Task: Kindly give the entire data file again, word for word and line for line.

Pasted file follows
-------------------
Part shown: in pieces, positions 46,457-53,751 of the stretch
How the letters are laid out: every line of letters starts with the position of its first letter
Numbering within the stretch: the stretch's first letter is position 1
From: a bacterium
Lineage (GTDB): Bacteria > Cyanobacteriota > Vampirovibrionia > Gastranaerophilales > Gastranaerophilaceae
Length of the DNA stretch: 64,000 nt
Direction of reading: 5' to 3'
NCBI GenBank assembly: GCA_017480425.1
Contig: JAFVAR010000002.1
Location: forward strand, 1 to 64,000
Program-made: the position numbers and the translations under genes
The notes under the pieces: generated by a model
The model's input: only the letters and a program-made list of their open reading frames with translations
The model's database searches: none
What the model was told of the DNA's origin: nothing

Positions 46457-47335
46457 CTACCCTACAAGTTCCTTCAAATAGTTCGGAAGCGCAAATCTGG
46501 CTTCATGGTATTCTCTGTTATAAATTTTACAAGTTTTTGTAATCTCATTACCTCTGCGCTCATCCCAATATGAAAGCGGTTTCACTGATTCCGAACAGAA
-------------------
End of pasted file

Part shown: in pieces, positions 46,457-53,751 of the stretch
How the letters are laid out: every line of letters starts with the position of its first letter
Numbering within the stretch: the stretch's first letter is position 1
From: a bacterium
Lineage (GTDB): Bacteria > Cyanobacteriota > Vampirovibrionia > Gastranaerophilales > Gastranaerophilaceae
Length of the DNA stretch: 64,000 nt
Direction of reading: 5' to 3'
NCBI GenBank assembly: GCA_017480425.1
Contig: JAFVAR010000002.1
Location: forward strand, 1 to 64,000
Program-made: the position numbers and the translations under genes
The notes under the pieces: generated by a model
The model's input: only the letters and a program-made list of their open reading frames with translations
The model's database searches: none
What the model was told of the DNA's origin: nothing

Positions 46457-47335
46457 CTACCCTACAAGTTCCTTCAAATAGTTCGGAAGCGCAAATCTGG
46501 CTTCATGGTATTCTCTGTTATAAATTTTACAAGTTTTTGTAATCTCATTACCTCTGCGCTCATCCCAATATGAAAGCGGTTTCACTGATTCCGAACAGAA